Alcohol Counselling Motivational Interviewing - Rehab Guide

Alcohol Counselling Motivational Interviewing

Motivational Interviewing is a style of patient-centred counselling developed to facilitate change in various health-related behaviours and is a technique used in treating alcohol addiction. 

The core principle of the approach is a negotiation rather than conflict. Motivational interviewing was conceived when Bill Miller, a psychologist from the USA, sat with colleagues from Norway and described what sort of therapeutic approach worked for people with alcohol problems. The process of discovery may have been like the technique itself: a gradual process of listening, reflecting to check to understand, and clarification. Once the form was crystallised, it was subjected to a detailed academic analysis. Motivational interviewing is a directive, patient-centred counselling style that aims to help patients explore and resolve their ambivalence about behaviour change. It combines elements of style (warmth and empathy) with technique (e.g. focused reflective listening and the development of discrepancy).

A core tenet of the technique is that the patient’s motivation to change is enhanced if there is a gentle process of negotiation in which the patient, not the practitioner, articulates the benefits and costs involved. A strong principle of this approach is that conflict is unhelpful and that a collaborative relationship between therapist and patient, in which they tackle the problem together, is essential.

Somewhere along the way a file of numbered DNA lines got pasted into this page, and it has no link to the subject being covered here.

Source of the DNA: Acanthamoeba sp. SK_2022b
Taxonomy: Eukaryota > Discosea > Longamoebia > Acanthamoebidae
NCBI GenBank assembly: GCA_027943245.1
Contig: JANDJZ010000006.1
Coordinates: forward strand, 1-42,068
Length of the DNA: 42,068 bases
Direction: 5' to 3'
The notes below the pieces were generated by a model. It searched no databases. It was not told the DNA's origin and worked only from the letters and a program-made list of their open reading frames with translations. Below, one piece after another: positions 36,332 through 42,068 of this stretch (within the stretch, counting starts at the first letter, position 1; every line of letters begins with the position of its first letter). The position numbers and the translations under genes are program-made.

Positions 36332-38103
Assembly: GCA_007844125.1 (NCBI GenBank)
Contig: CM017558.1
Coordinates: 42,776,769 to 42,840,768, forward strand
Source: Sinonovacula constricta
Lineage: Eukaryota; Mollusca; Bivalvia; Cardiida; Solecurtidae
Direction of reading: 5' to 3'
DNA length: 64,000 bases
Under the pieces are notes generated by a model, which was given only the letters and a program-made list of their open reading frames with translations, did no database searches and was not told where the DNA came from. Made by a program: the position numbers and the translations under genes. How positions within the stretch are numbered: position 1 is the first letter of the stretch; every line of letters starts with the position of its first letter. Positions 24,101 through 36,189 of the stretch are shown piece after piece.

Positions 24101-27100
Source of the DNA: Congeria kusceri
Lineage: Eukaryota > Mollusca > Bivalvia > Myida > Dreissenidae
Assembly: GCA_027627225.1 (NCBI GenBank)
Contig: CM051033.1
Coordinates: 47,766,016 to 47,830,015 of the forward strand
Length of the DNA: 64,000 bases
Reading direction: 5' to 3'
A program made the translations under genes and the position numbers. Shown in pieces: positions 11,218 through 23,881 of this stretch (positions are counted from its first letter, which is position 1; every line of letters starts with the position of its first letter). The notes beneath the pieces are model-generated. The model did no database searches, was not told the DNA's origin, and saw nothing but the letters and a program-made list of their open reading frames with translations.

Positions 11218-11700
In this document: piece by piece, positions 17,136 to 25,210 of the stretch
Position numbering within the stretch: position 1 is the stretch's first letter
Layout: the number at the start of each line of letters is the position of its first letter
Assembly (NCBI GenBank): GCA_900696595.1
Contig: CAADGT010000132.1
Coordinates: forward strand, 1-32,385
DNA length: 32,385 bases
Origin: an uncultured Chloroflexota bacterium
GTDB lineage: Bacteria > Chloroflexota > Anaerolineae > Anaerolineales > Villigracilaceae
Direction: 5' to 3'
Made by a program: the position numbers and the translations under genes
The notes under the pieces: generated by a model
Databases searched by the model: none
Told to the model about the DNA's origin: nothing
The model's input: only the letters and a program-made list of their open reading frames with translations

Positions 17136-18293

The four central principles of motivational interviewing

  1. Express empathy by using reflective listening to convey an understanding of the patient’s point of view and underlying drives.
  2. Develop the discrepancy between the patient’s most deeply held values and their current behaviour (i.e. tease out ways in which current unhealthy behaviours conflict with the wish to ‘be good’ – or to be viewed to be good).
  3. Sidestep resistances by responding with empathy and understanding rather than confrontation.
  4. Support self-efficacies by building the patient’s confidence that change is possible.

<- Back to Alcohol Counselling – An Introduction


To find an alcohol counsellor in your area, please contact us. We have therapists all over the UK that can help you overcome alcohol problems. Just call us on 02072052845 in total confidence, and we can put you in touch with one of our certified, trained counsellors.


Author 'Jason


Jason has been writing expert articles and blog posts on issues related to addiction and mental health for Rehab Guide. Jason has a BA in Psychology, a Masters of Social Work and is currently working on his doctorate in social work.


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